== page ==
Sunday, March 23, 2008

feliz pascua!

Hola a todos! Hope you are all having a happy Easter! Here in the DR, the whole week leading up to Easter is a holiday, “Semana Santa,” or “Holy Week.” It especially starts heating up Thursday afternoon, when all businesses close down, but kids get the whole week off of school. Also, most kids tend to take the weeks before and after Semana Santa off, too.

There’s no Easter Bunny here,; the only Easter celebrations are religious. However, a lot of people use their long weekend to visit family or go to the beach. My host family is staying here. I believe we’re going to a church service this afternoon, but I’m never really in the loop about our family activities, I just follow along when one of my sisters yells my name. On Friday morning I followed thousands of people in a caminante, which is a Good Friday cross-carrying procession. Pretty much the whole neighborhood turned out for this four-hour, slow-moving stroll throughout the streets, headed up by a group of people carrying a giant 15-foot long cross with a dangerous-looking barbed wire circle on top. Also, every fifteen minutes or so—guided by some cue that I never really picked up on—everyone stopped, knelt, and made a cross on the ground with their thumb.

Yesterday, some fellow PCTs and I took advantage of the relative quiet of the city for a trip downtown. We visited the Museo de Ambar (Amber Museum), which was small but interesting. Did you know that Jurassic Park was filmed (partly) in the DR? I did not!

We also followed a tip from an older PCV and found an awesome falafel restaurant downtown. Eating falafel and hummus after weeks of cold rice and vegetables was pretty much the most delicious thing in the entire world. I was also introduced to the world of Yogen Fruz, my new favorite frozen treat. It’s kind of a combination of Cold Stone Creamery and a Blizzard. You get to pick three fruits or toppings, and then the toppings and some vanilla frozen yogurt get run through a blender/soft serve machine, and it comes back out as a custom-flavored frozen yogurt. I had strawberry, cherry, and Oreo and I would heartily endorse this combination. Afterwards, we walked along the Malecon (a long beachfront walk). It was an excellent day, which I particularly enjoyed after a few particularly stressful days with my host family.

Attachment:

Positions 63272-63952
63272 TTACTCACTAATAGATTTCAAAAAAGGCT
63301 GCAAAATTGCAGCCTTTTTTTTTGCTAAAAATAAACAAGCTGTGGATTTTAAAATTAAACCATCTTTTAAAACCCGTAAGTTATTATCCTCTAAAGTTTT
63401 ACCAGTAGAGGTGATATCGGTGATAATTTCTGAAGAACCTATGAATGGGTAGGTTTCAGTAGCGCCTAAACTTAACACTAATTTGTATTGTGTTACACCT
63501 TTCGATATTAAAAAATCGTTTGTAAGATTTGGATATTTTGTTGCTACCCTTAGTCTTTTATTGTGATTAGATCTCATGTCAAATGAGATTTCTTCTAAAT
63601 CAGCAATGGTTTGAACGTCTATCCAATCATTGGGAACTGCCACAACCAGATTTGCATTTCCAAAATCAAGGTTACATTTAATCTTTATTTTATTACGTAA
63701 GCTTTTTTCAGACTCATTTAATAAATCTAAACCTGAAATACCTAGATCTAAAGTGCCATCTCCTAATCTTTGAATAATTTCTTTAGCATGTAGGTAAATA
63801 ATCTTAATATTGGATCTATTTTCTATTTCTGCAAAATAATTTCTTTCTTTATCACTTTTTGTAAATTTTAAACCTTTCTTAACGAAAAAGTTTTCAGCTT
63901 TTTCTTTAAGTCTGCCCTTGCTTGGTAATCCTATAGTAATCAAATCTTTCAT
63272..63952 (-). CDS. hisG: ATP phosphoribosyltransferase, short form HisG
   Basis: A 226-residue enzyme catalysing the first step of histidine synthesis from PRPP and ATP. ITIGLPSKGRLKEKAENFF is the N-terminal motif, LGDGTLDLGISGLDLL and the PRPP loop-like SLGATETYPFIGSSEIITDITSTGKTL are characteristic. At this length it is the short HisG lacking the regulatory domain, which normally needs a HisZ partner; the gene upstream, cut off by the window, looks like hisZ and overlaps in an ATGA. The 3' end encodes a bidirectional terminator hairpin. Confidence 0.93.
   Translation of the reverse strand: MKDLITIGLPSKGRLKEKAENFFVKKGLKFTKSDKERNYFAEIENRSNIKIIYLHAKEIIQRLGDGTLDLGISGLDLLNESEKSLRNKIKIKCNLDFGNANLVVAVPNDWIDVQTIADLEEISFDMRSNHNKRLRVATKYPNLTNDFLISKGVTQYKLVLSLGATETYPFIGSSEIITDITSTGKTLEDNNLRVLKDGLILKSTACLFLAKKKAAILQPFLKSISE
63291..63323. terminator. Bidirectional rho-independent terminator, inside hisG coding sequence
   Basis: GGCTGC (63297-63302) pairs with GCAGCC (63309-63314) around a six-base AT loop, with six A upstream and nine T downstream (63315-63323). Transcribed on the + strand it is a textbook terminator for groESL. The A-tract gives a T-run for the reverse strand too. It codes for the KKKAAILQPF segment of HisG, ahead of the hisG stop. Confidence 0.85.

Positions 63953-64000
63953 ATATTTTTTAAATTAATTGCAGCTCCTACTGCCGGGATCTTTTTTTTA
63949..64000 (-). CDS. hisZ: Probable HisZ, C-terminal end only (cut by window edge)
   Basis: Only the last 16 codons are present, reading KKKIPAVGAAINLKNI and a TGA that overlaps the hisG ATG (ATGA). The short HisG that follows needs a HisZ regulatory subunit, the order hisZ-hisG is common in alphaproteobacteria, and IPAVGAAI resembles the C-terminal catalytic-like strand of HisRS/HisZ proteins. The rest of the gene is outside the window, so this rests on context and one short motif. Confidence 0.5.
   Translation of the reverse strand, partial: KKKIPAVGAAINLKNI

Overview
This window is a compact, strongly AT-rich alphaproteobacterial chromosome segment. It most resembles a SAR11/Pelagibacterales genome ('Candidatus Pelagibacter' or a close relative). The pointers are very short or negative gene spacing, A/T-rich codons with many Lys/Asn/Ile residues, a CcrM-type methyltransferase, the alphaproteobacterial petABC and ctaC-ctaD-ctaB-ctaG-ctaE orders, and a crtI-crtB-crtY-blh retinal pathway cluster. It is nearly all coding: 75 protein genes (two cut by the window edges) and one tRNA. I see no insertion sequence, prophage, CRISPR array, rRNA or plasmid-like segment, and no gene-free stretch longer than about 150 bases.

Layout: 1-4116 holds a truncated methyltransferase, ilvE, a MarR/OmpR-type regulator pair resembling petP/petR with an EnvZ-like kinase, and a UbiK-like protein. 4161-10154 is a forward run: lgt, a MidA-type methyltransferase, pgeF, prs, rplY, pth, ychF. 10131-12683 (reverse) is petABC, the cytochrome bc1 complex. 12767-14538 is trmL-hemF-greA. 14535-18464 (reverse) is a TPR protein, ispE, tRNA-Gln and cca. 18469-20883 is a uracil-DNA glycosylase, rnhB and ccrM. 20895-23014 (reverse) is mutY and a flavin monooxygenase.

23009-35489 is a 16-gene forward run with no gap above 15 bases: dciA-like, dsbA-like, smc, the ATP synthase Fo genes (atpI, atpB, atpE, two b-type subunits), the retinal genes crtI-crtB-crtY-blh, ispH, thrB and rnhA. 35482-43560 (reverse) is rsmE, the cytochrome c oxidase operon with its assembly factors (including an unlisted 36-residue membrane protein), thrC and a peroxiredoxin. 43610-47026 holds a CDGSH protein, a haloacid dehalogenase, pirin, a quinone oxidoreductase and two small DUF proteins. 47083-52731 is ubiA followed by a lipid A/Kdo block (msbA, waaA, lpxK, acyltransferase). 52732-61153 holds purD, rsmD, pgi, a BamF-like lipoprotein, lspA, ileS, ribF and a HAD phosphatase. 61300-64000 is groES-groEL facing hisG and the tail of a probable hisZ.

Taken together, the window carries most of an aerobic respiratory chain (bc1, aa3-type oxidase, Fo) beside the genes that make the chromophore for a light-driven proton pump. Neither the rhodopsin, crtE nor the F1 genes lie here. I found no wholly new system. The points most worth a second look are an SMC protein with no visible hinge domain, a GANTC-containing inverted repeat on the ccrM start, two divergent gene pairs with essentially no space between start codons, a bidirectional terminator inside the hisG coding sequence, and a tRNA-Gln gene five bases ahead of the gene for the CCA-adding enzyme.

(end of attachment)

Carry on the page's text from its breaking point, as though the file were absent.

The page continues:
Although I’m very grateful to my host family for having me, I’ve also been having some minor difficulties with them. In general, I feel as though I’m coming along pretty well with the language. On Wednesday we had our 3-week language test, and I was told that I reached the level of Intermediate Mid, which is the level PC requires all volunteers to reach by the end of training. I find that I can talk pretty well with most Dominicans I encounter, and I can get along pretty well in society (I can buy groceries, get around on public transportation, get directions, etc.). However, my Dona is very hard for me to communicate with—when I don’t understand her, she repeats the same thing louder once, then gets frustrated and gives up. I’m sure it’s hard to have someone live with you who doesn’t understand you very well, but for me it’s intensely frustrating to live with someone who makes little effort to help me understand them.

But tomorrow morning I’m moving to a new community, so hopefully I’ll be better able to communicate with my new family! We’ve concluded our first stage of training, and now our group is splitting up and moving on to Community Based Training (CBT). My group, Information Communication Technology, is moving to a medium-sized town in the eastern part of the country, where we’ll start getting training more specific to our project areas. We’ll continue our language training and start learning more technology-specific vocabulary, and we’re going to have mini internships with one of the town’s computer centers. I’m definitely excited to start getting some training that will help prepare me for my project, and although I’ll miss a lot of people from the Environment group, it’ll be nice to get closer to the people in the ICT group.

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